Dover-based Chesapeake Utilities Corp. has offered an overview of its involvement as an anchor partner with the Mid-Atlantic Clean Hydrogen Hub (MACH2).
MACH2 was one of seven regional hydrogen hubs selected to receive an allocated share of the $7 billion in Bipartisan Infrastructure Law funding to accelerate the market for hydrogen in the United States. MACH could receive $750 million in federal funds matched by billions of dollars in private investment.
Chesapeake Utilities has proposed potentially producing hydrogen and delivering it to the transportation sector, providing lower-carbon alternative fuel options, such as compressed natural gas/renewable natural gas, propane autogas, and now hydrogen. With its Safety Town facility in Dover, the company will also play a role in safety and workforce training.
Existing infrastructure and ready access to feedstock resources in the Mid-Atlantic region will reduce overall hydrogen delivery costs, giving MACH2 a clear advantage and an opportunity to attract further investments in new demand segments and hub regions, a release stated. Given the high concentration of hard-to-decarbonize industries within the region, MACH2 envisions growth potential for hydrogen both in supply and demand.
One of the goals of the hub program is to use hydrogen in powering refineries, steel mills, and other energy-intensive users with hydrogen, perhaps produced with solar, wind or nuclear power.
The Delaware, south Jersey, and Philadelphia area has refineries and other industrial plants that are candidates for hydrogen. It is also possible to use existing pipelines to transport hydrogen depending on their ability to handle the gas.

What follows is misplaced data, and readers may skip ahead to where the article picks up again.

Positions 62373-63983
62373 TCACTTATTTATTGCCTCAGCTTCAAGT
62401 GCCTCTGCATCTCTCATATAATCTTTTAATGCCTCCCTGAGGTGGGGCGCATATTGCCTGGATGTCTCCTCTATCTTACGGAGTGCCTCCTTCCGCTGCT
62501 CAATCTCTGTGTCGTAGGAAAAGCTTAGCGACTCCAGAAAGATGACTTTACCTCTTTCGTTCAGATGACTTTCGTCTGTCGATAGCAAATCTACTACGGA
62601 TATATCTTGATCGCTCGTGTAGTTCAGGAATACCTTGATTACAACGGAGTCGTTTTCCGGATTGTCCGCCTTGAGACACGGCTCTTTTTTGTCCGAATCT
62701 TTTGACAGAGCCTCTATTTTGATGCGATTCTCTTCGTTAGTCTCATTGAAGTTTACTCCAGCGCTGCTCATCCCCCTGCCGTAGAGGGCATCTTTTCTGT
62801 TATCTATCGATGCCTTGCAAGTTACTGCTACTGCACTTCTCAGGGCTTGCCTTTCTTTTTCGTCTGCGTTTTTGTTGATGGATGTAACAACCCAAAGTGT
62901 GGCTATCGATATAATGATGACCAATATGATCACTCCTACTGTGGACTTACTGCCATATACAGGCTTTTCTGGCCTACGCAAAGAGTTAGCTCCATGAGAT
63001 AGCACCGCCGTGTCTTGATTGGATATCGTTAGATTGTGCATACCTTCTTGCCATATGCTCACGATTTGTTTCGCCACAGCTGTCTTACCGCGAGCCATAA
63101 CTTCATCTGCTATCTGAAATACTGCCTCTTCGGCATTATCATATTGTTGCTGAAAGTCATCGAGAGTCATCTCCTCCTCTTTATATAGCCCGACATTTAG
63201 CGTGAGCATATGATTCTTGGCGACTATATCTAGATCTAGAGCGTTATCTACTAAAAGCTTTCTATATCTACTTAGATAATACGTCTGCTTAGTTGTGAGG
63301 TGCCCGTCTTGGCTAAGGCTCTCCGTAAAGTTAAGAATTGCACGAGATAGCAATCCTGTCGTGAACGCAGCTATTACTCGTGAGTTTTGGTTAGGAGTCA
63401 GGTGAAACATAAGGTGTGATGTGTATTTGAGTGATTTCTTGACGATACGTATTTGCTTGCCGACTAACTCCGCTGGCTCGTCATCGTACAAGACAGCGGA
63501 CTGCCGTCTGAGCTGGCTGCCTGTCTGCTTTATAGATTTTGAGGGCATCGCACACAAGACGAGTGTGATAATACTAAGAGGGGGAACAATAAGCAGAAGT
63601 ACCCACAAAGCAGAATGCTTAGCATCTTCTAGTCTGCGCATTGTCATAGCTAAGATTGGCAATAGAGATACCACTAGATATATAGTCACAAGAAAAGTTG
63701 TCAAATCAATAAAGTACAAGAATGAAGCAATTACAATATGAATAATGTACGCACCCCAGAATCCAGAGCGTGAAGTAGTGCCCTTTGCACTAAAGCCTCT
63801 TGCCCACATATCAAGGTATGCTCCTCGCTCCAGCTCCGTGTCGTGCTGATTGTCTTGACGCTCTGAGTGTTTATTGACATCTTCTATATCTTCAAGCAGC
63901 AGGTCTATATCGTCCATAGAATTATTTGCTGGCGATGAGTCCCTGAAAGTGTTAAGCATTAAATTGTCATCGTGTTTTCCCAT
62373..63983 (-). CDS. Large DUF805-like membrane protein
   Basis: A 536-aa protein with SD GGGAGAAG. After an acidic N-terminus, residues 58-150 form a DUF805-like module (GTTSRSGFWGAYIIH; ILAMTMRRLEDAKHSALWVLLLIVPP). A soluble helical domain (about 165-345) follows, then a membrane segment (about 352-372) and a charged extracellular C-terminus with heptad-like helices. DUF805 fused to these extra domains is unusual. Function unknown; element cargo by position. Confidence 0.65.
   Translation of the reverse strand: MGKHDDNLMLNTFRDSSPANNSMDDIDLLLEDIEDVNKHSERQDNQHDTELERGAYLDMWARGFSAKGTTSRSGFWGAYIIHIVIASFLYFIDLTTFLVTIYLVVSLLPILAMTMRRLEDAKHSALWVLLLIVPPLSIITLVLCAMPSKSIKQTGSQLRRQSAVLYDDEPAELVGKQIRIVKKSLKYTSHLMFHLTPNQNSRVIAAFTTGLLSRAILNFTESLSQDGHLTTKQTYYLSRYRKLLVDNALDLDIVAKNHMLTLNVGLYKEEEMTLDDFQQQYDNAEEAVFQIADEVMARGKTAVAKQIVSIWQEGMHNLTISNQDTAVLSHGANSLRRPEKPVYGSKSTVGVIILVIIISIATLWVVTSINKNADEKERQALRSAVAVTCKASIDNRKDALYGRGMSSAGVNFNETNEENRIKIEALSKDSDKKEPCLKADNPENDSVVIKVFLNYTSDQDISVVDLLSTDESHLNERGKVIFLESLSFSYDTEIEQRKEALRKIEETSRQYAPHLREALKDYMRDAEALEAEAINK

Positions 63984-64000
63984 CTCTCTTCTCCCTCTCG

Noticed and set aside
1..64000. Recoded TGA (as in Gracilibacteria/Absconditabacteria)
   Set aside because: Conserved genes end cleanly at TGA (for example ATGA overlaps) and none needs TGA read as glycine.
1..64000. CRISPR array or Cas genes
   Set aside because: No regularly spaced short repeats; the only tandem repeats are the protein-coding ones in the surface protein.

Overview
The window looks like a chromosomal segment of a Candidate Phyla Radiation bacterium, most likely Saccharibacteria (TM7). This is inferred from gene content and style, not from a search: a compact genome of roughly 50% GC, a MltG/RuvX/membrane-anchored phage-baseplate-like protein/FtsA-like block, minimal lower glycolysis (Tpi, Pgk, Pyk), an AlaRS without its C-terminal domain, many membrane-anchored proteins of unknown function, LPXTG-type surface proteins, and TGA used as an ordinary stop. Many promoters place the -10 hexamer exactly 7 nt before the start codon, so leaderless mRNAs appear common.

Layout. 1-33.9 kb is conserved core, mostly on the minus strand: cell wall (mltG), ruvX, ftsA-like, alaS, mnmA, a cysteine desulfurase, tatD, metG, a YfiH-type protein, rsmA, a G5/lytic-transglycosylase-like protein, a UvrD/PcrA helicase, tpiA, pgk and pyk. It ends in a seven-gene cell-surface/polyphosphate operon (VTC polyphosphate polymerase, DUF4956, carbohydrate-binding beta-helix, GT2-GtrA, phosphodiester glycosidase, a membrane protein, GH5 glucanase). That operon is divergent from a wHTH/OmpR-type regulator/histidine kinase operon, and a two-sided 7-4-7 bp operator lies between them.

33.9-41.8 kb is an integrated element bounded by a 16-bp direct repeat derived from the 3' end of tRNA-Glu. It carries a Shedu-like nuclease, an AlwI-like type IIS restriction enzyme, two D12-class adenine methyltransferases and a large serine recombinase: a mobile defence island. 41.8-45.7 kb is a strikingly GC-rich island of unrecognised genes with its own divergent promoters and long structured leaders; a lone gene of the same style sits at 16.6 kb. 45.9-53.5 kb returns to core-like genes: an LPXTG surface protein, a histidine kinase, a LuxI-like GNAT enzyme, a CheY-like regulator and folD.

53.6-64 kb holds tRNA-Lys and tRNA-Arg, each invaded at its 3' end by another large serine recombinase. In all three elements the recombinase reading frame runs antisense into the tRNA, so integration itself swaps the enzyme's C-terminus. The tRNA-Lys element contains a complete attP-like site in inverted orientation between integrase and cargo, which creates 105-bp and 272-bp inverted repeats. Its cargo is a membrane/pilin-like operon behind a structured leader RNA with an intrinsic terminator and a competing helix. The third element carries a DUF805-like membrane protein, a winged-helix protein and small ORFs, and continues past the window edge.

“Chesapeake Utilities is an essential partner of the Mid-Atlantic Clean Hydrogen Hub,” said Collin O’Mara, board chair of the MACH2. “We look forward to working collaboratively with our partners on projects to produce and deploy green hydrogen that will advance both our environmental and economic goals and further position our region as a national leader in the clean energy economy.”
O’Mara is a former secretary of the Delaware Department of Natural Resources and Environmental Control and currently heads the World Wildlife Federation.
“We are honored to be an active member of the MACH2 partnership, which will channel substantial resources into our region for advancing hydrogen projects. Being an active and engaged partner in MACH2 underscores our unwavering dedication to the local communities and customers that we serve, as we actively work to advance affordable and realistic environmentally responsible solutions that further reduce carbon emissions,” said Shane Breakie, vice president, of sustainability and organic growth, Chesapeake Utilities.
The hub’s focus will encompass the hydrogen value stream from production to end use through four main areas: training, infrastructure, reducing emissions, and job creation. Chesapeake Utilities’ role within MACH2 will touch all four areas of investment and growth, the company noted.
MACH anticipates creating 20,800 direct jobs — 14,400 in construction jobs and 6,400 permanent jobs. Further information is available at https://mach-2.com/.
The hydrogen hub plan from the Biden Administration has critics in the environmental community who note that fossil fuels, such as natural gas, could be used to produce hydrogen. Supporters say natural gas is cleaner than other energy sources used in heavy industry.
The hydrogen program is also focusing on cleaner production. of hydrogen, which currently makes heavy use of natural gas.